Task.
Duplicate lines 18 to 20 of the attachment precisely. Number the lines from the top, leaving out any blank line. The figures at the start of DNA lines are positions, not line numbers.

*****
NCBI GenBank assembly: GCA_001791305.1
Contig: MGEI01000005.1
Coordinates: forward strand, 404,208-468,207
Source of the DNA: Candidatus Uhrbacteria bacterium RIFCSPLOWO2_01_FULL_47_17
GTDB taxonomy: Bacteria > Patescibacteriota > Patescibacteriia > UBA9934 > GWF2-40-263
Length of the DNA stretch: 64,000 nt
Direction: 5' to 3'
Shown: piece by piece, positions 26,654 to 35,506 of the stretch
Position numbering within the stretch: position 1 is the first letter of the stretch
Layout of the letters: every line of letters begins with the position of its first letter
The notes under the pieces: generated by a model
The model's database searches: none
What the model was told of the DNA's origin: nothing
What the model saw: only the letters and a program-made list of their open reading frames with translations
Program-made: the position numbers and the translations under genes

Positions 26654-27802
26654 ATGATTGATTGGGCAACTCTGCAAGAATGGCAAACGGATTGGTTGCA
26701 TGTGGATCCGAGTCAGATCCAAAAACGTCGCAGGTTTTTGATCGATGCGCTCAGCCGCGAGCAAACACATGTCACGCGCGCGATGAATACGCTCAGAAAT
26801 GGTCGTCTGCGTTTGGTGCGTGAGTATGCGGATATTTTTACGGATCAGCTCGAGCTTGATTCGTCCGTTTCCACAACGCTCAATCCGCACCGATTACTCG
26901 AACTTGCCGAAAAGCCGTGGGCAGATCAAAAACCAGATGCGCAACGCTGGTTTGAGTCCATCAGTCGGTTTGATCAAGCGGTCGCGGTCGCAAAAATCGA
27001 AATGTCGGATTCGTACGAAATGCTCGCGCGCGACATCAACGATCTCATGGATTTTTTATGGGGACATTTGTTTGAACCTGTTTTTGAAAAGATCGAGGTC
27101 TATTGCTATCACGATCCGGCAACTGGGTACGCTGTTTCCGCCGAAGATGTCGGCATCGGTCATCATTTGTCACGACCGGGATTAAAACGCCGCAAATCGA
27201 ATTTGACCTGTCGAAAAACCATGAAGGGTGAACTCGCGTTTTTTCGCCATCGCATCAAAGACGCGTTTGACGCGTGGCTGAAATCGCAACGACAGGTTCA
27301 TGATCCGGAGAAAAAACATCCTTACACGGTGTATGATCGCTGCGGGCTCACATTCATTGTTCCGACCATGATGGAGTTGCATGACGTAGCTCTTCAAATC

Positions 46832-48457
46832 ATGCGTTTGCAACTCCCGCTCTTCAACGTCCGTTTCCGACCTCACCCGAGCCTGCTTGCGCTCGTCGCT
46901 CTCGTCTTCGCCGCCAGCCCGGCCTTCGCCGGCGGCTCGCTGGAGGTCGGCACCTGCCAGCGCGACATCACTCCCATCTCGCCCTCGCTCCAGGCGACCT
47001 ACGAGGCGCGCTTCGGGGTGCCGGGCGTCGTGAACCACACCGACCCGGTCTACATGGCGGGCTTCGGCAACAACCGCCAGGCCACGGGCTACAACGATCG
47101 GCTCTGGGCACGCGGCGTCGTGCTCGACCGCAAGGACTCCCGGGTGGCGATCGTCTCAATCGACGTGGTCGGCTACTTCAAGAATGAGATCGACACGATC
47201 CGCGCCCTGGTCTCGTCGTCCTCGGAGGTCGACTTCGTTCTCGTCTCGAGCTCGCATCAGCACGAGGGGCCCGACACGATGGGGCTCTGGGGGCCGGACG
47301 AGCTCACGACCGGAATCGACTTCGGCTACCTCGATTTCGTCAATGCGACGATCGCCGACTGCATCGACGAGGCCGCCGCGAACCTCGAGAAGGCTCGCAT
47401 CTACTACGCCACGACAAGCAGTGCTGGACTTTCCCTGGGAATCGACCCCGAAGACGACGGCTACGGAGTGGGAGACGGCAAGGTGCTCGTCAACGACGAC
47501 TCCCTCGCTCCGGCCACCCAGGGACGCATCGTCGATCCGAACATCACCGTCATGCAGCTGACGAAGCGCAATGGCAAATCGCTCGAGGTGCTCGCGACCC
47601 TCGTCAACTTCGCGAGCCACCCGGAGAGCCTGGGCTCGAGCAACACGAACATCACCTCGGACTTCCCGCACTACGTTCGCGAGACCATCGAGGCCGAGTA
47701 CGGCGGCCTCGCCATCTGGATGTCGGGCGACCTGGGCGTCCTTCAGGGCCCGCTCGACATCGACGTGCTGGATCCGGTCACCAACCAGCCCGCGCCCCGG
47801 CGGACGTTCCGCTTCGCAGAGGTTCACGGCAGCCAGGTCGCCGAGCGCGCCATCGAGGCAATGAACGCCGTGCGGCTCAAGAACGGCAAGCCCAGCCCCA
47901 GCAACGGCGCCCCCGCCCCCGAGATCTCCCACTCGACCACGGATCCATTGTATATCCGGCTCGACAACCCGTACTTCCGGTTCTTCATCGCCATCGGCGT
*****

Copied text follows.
26701 TGTGGATCCGAGTCAGATCCAAAAACGTCGCAGGTTTTTGATCGATGCGCTCAGCCGCGAGCAAACACATGTCACGCGCGCGATGAATACGCTCAGAAAT
26801 GGTCGTCTGCGTTTGGTGCGTGAGTATGCGGATATTTTTACGGATCAGCTCGAGCTTGATTCGTCCGTTTCCACAACGCTCAATCCGCACCGATTACTCG
26901 AACTTGCCGAAAAGCCGTGGGCAGATCAAAAACCAGATGCGCAACGCTGGTTTGAGTCCATCAGTCGGTTTGATCAAGCGGTCGCGGTCGCAAAAATCGA